This past summer we said a tearful goodbye to the cast of Younger. Originally, its producer, Darren Star had unofficially ideated Season 7 as its final season, and then it came true. Thankfully, it’s available to stream, so you can repeatedly enjoy this show in its full glory. Younger is about Liza Miller, a 40-year-old woman who resorts to lying about her age in order to return to the workforce after raising her daughter. It’s an entertaining rom-com that highlights ageism and sexism in the workplace, while also beautifully capturing the importance of friendship.
2. Insecure (HBO Max)
Insecure is a dramedy that focuses on the Black narrative, particularly Black women and the unrealistic expectation of confidence. Issa Dee’s just trying to survive and thrive in her personal and professional life. However, in order to get there, she must learn to overcome her insecurities and flaws. With the help of her best friend Molly, the two take on life in Los Angeles together all while overcoming a period of liminality.
3. Dickinson (Apple TV+)
A fantastic comedy that puts a modern twist on the mid-1800s, Dickinson, is not what you’d expect. Hailee Steinfeld leads the series as the outspoken feminist Emily Dickinson, as she strives to become the infamous poet we know and praise today. You don’t have to be an English major to enjoy this one. As long as you love a good romance, fight against the patriarchy, and maybe a little Wiz Kalifa, you’re sure to find this 3 season show, delightful.
4. Feel Good (Netflix)
Mae Martin’s original comedy, Feel Good on Netflix is a much-needed LGBTQ+ representative show. The show is a short two seasons but they sure pack quite the punch. It centers on Mae, a standup comedian who swaps her drug addiction for love. During her time in England, Mae meets and falls in love with George, a baby queer. The show dissects the qualms of their relationship, all of course, with a healthy dose of humor.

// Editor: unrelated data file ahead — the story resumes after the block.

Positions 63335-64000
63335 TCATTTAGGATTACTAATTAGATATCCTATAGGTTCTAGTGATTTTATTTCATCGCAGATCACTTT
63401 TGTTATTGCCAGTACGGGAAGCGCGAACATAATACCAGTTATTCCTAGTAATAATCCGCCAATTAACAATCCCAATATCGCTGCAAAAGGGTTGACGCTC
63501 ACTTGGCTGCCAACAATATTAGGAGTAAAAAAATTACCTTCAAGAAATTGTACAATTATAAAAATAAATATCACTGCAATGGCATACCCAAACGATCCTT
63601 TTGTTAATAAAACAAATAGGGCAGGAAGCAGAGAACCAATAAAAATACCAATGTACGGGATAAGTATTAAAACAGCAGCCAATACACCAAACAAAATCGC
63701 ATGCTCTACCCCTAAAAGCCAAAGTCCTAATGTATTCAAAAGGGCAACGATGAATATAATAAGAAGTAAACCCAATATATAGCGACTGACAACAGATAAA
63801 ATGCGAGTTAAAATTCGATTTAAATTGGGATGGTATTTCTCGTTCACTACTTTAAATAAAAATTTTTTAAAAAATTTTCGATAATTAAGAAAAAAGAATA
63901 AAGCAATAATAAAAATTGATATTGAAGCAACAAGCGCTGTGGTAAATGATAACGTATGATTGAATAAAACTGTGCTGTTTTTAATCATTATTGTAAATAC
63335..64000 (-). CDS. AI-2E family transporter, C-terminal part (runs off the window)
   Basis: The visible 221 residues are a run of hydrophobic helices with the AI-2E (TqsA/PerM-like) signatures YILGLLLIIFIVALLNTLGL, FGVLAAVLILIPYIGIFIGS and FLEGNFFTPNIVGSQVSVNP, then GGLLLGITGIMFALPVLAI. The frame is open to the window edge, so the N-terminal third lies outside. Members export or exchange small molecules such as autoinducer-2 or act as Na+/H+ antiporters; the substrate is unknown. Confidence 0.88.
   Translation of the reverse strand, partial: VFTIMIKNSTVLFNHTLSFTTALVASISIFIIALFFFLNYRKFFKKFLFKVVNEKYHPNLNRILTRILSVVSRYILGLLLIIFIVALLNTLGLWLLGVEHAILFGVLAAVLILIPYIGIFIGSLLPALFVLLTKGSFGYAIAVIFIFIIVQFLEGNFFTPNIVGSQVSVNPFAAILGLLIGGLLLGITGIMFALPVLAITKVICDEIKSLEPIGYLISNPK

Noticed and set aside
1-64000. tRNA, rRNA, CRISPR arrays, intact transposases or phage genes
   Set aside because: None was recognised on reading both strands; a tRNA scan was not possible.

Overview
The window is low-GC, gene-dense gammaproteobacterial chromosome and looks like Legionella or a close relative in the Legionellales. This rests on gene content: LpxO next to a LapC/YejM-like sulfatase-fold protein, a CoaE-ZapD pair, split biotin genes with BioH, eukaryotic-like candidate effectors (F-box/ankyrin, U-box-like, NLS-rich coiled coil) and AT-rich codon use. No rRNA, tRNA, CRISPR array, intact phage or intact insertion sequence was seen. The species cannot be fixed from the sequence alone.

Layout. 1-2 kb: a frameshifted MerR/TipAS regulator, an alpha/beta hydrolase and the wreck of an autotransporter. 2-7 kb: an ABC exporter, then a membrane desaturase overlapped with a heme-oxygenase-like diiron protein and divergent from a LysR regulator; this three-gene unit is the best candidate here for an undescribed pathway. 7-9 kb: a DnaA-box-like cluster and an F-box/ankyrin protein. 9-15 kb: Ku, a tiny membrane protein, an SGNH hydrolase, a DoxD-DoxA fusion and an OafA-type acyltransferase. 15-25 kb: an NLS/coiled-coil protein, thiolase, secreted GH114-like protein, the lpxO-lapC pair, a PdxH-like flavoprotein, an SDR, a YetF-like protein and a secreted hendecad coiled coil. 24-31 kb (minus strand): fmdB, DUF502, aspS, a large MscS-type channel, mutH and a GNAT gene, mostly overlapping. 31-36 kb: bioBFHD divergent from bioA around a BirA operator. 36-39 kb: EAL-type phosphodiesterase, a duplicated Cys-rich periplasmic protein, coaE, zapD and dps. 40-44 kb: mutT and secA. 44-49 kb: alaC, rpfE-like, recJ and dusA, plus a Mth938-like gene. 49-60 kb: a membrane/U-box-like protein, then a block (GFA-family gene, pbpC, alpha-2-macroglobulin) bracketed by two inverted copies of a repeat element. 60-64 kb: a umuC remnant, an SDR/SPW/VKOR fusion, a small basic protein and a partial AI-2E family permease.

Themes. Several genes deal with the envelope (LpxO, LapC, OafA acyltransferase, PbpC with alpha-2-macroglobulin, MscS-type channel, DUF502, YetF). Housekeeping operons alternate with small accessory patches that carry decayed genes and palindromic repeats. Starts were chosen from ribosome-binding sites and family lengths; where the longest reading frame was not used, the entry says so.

5. Shrill (Hulu)
A young journalist struggles to jumpstart her career until she begins to write about her greatest insecurity–weight. Shrill shares the life of Annie Eaton as she learns to find confidence in being unapologetically herself. Navigating the world of romance and privilege, she runs into problems and makes countless mistakes. Its three-season run feels short, but once you make it to the end, you’ll feel appreciative of the journey.
6. Kim’s Convenience (Netflix)
Kim’s Convenience is a Canadian show about a Korean-Canadian family and their acclimation to both the Canadian culture and the evolving generation. An endearing comedy about the pressures and tension between the children of immigrants and their parents. Its five-season run was the perfect length, but we will surely miss this cast.
7. The Bold Type (Freeform)
The Bold Type is a show about three fearless friends who bond over their careers at Scarlet Magazine. It has hints of Sex and the City, but with a more diverse and feminist perspective. It’s a bit more drama than comedy and includes the typical search for love, self-identity, and everything in between. The show’s fluidity was affected by the pandemic but still managed to end on a sweet note in its fifth season.
8. Zoey’s Extraordinary Playlist (NBC)
This NBC show was cut way too short, but thankfully Roku picked it up for a movie to tie up some loose ends. Zoey’s Extraordinary Playlist centers on a unique premise. Following a CT scan, Zoey starts hearing people’s inner song-alogues. The power initially seems useless and annoying, but she later learns to use it for the better.
9. Atypical (Netflix)
Atypical is a sweet family comedy about Sam, a teenager who falls on the autism spectrum. The show follows his quest to find independence, love, and the meaning of life. And while his family plays a large role in his life, his newfound autonomy especially puts his mother on a new life journey–one without the constant supervision of her son. It’s a family affair, and you’ll be sure to invest in every character and the family dynamic by the end.
The Bold Type Series Finale – A Bold Goodbye (5×06)